Rising above limitations: Roger Gradler


Sean Hoey

At 5:30 A.M., Soph. Roger Gradler gets out his car on a cold winter morning; he is the first one to arrive at the high school. He walks through the South parking lot and opens the doors leading into the pool. He enters the locker room and quickly gets ready for morning practice.

  By 5:45, Gradler and the rest of the swim team are already hard at work in the pool. Although his work ethic is on par with everyone else, Gradler deals with something that nobody else on the team does. He lives with Bilateral Hip Dysplasia. In a normal hip, the femur fits tightly into its ball and socket joint with the pelvis. In a person with hip dysplasia, the joint does not form normally. The ball of the femur fits very loosely into the socket or is even dislocated from the joint. Gradler has this in both of his hips, but he does not let that stop him from loving swimming.

  Gradler swims for the Boys Varsity swim and dive team and loves every minute of it. For Gradler, it has always been this way. The Gradler family moved to Holland ten years ago. Being so close to Lake Michigan, and having a pond in their backyard, the family knew that it was important to make sure that their son knew how to swim. “I personally can’t swim, and decided that when we moved here, Roger was going to learn how to swim,” Patricia Gradler said of her son. “He started out at the summer lessons at the Holland Aquatic Center, the two-week programs they have, and he loved it.”  

  Gradler had found something that he loved to do, and found something that he actually could do. “With his hip dysplasia, swimming is the only sport that he can do. He can’t have any impact on his hips,” Patricia said. By swimming, Gradler eliminates any impact that he could possibly have on his hips. He’s able to compete and not hurt himself in the process. Gradler feels very fortunate that the sport that he can participate in is one that he loves.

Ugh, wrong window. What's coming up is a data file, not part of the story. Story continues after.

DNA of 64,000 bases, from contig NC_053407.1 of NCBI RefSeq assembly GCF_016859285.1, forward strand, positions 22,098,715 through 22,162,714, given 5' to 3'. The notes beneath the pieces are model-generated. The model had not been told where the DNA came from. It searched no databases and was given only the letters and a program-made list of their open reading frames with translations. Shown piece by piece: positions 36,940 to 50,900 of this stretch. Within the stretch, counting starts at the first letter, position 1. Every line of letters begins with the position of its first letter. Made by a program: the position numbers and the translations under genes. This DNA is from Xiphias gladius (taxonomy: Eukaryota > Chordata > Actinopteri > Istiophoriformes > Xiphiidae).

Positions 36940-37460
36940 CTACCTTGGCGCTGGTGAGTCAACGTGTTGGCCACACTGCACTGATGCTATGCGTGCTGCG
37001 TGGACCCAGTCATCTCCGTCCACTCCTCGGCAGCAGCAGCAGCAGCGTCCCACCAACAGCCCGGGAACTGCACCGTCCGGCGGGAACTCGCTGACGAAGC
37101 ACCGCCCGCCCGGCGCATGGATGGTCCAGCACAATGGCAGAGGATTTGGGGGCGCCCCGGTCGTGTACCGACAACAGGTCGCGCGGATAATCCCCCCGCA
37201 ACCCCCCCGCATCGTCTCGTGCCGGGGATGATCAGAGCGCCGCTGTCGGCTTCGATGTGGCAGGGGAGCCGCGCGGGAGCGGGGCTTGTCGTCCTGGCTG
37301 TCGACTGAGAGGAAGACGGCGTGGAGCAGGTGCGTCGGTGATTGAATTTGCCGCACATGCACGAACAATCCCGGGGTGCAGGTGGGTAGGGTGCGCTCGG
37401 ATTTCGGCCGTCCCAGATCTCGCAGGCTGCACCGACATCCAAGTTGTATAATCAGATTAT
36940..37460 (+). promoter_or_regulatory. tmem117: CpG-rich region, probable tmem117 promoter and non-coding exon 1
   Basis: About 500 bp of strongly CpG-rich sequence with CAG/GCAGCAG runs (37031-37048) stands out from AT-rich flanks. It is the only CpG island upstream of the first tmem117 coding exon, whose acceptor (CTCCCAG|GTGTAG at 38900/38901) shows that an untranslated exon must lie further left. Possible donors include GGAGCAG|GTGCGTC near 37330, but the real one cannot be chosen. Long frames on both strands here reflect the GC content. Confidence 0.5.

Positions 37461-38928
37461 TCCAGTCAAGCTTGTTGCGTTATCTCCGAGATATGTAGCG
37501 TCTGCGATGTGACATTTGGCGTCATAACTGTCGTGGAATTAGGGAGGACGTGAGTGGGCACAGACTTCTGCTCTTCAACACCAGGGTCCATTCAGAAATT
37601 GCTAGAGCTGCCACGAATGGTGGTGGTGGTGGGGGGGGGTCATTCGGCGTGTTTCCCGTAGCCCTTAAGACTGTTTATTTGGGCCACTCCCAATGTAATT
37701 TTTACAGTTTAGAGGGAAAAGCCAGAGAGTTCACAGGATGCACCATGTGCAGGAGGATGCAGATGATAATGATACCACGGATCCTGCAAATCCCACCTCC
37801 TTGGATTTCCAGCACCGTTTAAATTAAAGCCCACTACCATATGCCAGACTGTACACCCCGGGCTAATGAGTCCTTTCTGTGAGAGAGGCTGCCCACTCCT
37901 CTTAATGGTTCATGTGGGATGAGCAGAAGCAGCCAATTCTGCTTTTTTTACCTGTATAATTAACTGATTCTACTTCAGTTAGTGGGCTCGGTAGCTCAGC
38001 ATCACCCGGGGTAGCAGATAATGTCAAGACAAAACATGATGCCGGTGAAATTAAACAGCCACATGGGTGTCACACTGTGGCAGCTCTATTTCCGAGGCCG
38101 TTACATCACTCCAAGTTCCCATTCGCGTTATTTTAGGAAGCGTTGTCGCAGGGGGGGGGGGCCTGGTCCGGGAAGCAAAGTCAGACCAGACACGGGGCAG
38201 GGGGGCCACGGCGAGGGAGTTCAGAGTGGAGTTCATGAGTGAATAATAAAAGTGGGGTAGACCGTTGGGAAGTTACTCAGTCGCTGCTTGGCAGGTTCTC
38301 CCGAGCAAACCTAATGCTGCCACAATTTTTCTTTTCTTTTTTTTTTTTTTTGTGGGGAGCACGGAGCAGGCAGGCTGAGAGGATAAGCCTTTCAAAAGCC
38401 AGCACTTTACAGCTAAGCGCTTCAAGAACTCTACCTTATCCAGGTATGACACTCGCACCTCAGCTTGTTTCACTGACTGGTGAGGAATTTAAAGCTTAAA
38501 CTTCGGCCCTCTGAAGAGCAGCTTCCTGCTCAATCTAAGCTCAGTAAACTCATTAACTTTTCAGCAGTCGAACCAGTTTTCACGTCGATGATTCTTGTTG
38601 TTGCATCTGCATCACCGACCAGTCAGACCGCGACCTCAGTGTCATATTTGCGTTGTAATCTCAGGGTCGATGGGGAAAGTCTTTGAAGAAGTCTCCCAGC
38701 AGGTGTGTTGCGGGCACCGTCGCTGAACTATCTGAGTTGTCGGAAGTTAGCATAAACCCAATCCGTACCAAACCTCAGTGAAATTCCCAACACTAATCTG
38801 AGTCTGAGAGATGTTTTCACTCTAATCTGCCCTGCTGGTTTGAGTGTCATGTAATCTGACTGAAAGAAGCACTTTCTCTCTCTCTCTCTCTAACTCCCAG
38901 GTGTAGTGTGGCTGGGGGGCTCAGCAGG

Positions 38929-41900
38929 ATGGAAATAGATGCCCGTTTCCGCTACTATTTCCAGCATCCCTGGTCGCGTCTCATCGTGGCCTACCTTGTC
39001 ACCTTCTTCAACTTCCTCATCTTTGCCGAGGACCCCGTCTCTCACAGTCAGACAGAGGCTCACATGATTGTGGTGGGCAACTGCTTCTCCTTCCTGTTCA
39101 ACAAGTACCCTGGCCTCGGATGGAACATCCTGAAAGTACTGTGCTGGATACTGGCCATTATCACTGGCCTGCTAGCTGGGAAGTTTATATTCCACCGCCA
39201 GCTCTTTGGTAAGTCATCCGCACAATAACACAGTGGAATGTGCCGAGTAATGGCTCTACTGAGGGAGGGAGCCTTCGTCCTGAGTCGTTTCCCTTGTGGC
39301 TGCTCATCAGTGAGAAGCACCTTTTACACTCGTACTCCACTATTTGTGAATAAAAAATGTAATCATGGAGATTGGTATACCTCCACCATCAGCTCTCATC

Gradler dives off the starting blocks at the conference meet this year.

  After doing the swimming lessons, Gradler found out about the age group swim program that the Aquatic Center puts on through MLA. The program lasted about twelve weeks at a time and matched swimmers up that were similar age and skill, leading to the best competition possible. Again, Gradler loved the longer program. He loved it so much that when he was ten Gradler decided that he wanted to do the summer program as well. During the MLA season, Gradler met coach Sam Soukup, the Boys, and Girls Varsity swim and dive coach at Holland High School. He was Gradler’s age group swim coach at the time and really helped him flourish. “He was the coach that took Roger from ‘eh I’m okay with swimming. I know I have to do it to keep in shape because of my hips,’ to really doing well,” Patricia said. That’s exactly what he did. In one summer, with the help of Coach Soukup, Gradler made the jump from a D class swimmer to an A class swimmer.